By Scott Ross
“That house is not fit to live in. No one’s been able to live in it. It doesn’t want people.”
Thanks to the recommendation of a very good friend, I finally got to this elegant exercise in horror, a movie I somehow managed to miss during its original release. Odd, in that, at that time, I went to damn near any movie that either starred, as The Changeling (1980) does, a favorite actor, or that held any sort of cinematic promise. Directed, with an uncanny eye for beauty, by the gifted Peter Madek, the man responsible for two superb early 1970s adaptations of exceptional British plays (The Ruling Class and One Day in the Death of Joe Egg) and based, so the story goes, on phenomena the credited story writer Russell Hunter encountered in Colorado, this is an exceptional, and remarkably stylish, ghost story. Further, and most unusually, it’s a ghost story with a patina of sadness that, while subtly limned, is at times nearly unbearable.
The Changeling is far from a perfect work. Its characterizations are thin and rely largely on the star-power of George C. Scott, Trish Van Devere and Melvyn Douglas to bring fulsomeness to them. And there are niggling little bits of interior illogic; unless the recently widowed, Romantic-style composer Scott portrays is as wealthy as Leonard Bernstein, it’s a bit of a stretch to accept his inhabiting the massive Victorian Seattle mansion he rents from the local Historical Society, whatever the discount.
Still, what is remarkable about the movie, aside from its intelligent refusal to overplay its creepy hand, are its emotional plangency and the rich, saturated photography of John Coquillon. Medak and the screenwriters William Gray and Diana Maddox concocted a horror movie as if in reaction to every bad, or at least obvious, spook-picture ever made. In this, the picture resembles the 1944 The Uninvited — also about a composer, and in which Victor Young introduced the theme that became known as “Stella by Starlight.” The psychic disturbances Scott encounters are unnerving, but, until the climax, more unsettling than apocalyptic. The Changeling, unlike so many high-concept horror movies that both preceded and followed it, isn’t interested in shocking you every 20 minutes. And it’s that very evenness of tone and eschewing of the obvious that make the various supernatural visitations in the house so quietly unnerving; Medak and his collaborators make the sight of a child’s ball bouncing down a staircase and settling in a hallway seem more unsettling than a full two hours of non-stop, ghoulishly hysterical special effects.
I wish Jean Marsh had more than a single scene, and I could easily have done with more of the great Melvyn Douglas, whose year 1980 certainly was (he won the Academy Award® that spring for his beautiful performance in Being There) and Madeline Sherwood, who has all-too-brief a role as Van Devere’s practical mother. There is, however, a séance sequence that is absolutely unique in my experience of horror films, made compelling by a notably intense illustration of automatic writing, something I don’t recall ever having seen in a movie before. More importantly, the sense of grief that underlies The Changeling, in both the recent and in the distant past, gives The Changeling a sense of gravitas that makes its ultimate revelations deeply moving.
Perhaps the most puzzling thing about the film is not its central mystery, but an exterior one: Its “R” rating. Only a few, mild, obscenities are uttered; there’s no sex, real or implied; and even the crucial sequence of little Joseph in the bath is staged, shot and edited discreetly, as such things must be to keep the country sane. (In Europe, unlike America, they admit, and perhaps even accept, that a child has genitals.) While the climax does include some ghostly violence, it’s hardly gratuitous, nor is it especially grisly. If keeping the impressionable kiddies away was the idea, there’s a hell of lot more for a parent to object to in any number of supposedly “child-friendly” features that achieved the coveted “PG,” so precious to movie studios, then and now.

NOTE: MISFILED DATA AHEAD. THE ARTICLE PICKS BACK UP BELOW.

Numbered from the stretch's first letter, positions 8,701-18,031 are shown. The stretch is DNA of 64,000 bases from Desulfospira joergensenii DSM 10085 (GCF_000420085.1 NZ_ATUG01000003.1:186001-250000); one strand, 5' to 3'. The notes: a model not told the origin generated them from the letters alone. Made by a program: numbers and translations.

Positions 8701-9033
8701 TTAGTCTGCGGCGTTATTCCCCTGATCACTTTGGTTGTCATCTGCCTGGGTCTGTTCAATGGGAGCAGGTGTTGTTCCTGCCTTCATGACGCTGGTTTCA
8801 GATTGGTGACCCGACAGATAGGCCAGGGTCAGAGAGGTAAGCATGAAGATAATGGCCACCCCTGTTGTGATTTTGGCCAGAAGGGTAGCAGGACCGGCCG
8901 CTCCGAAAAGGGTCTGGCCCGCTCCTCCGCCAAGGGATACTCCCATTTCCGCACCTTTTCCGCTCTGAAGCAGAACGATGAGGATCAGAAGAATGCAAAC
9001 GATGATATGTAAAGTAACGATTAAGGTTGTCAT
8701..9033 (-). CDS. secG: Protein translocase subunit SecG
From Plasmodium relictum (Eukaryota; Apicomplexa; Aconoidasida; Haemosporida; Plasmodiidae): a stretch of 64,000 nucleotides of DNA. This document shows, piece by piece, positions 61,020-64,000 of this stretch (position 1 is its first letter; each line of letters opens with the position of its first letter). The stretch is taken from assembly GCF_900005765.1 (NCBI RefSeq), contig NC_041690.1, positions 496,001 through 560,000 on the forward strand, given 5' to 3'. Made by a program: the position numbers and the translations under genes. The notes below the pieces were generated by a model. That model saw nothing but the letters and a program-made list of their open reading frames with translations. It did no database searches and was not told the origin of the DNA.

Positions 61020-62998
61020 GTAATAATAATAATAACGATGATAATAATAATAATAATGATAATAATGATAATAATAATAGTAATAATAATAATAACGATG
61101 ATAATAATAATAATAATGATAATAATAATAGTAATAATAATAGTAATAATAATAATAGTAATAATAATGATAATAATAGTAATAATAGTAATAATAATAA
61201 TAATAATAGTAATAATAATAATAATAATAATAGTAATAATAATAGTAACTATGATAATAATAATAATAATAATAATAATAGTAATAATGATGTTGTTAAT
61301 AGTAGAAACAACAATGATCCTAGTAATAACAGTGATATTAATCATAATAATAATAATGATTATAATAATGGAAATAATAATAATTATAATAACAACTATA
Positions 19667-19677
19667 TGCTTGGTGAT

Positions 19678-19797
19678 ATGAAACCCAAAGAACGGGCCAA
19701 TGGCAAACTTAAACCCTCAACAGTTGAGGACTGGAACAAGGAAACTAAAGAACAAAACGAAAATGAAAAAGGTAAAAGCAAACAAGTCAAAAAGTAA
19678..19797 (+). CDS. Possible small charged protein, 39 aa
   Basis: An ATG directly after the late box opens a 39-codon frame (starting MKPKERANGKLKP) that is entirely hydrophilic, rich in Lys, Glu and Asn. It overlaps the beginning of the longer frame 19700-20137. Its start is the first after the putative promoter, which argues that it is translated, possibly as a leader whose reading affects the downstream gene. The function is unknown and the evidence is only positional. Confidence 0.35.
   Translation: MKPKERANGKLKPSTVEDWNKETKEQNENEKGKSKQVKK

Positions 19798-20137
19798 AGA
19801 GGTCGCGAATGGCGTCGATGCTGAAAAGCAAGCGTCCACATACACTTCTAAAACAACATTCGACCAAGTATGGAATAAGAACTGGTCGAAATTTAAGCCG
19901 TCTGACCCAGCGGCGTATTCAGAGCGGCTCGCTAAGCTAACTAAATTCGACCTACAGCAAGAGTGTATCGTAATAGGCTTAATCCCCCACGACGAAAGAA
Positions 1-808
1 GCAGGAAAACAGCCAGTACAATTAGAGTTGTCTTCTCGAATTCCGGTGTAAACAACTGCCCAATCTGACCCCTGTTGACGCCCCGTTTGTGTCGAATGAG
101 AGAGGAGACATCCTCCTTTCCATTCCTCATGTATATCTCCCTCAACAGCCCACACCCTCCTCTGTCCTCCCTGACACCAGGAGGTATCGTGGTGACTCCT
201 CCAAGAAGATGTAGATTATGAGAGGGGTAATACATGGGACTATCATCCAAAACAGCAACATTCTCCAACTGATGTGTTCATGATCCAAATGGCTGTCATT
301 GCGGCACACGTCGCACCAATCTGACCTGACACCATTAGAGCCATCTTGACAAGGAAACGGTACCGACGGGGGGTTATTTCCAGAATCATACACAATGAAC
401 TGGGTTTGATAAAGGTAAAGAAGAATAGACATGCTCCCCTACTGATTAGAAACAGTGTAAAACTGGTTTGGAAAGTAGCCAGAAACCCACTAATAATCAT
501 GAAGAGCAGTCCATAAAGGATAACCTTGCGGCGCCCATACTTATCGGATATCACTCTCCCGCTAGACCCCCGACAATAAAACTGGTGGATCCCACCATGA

But then, no one has ever accused the MPAA of sanity.
Text copyright 2014 by Scott Ross
A Few Second Thoughts on The Changeling, May 2018
Thanks to the Carolina Theatre in Durham scheduling the new Canadian restoration of The Changeling as a regular feature (as opposed to a special screening of the original) I was able to revisit the picture, four years after being introduced it — and, pleasurably, on a big screen. The re-viewing has prompted me to a new evaluation, inspired in part by the lively discussion my best friend and I had afterward. Happily, it seems an even richer and more subtle picture now, although the supposed 4K restoration has its problems. The opening scenes carry heavy grain, and the sound was in some ways rather poor, which may be inherent to the movie itself, produced somewhat cheaply and without a stereo sound mix. (We get spoiled, don’t we, by THX? Even those of us who, like myself, seldom go to a new movie.) Still, I seldom encounter a problem at this theatre’s screenings of much older movies, so I must assume the occasional problems, especially with Trish Van Devere’s dialogue, were there in 1980. Perhaps they resist cleaning up?
That said, The Changeling holds up remarkably well to a second viewing, the inevitable loss of tension grounded in a foreknowledge of its events notwithstanding. Indeed, the picture seems even more ingenious and, in its avoidance of audience-pleasing cliché, even more quietly daring.
I had forgotten, while writing up my initial impressions in 2014 immediately after seeing it, the movie’s splendid use of sound, speciﬁcally the periodic pounding noises George C. Scott encounters in the old mansion. And if these spectral soundscapes owe a little something to The Haunting, they’re no less remarkably carried oﬀ, providing a tantalizing early mystery for Scott’s John Russell, one that leads him to deeper exploration of the various paranormal phenomenon in the house — and, ultimately, to a heartbreaking revelation, especially for a man who has had his own child violently taken from him, however accidental the means. This is what I meant, above, by the almost unbearable sadness the picture encompasses, and about which I will say little, not wishing to spoil anyone else’s experience of it, except to note that I was struck, on this second viewing, by how logical the unseen presence’s heedless, demanding, hectoring of the Scott character is: The ghost is a child; he’s understandably angry. He wants what he wants, and he wants it now. This too has a pay-oﬀ, in the moment when the elderly Melvyn Douglas is confronted by Scott with his putative father’s crimes; his chin trembles as he faces Scott’s accusations, and, informed of the insupportable, bursts into pathetic weeping, like a hurt and resentful little boy, crying out at the suggestion that his parent was anything less than wonderful and perfect. Despite his octogenarian status, he is still a child as well.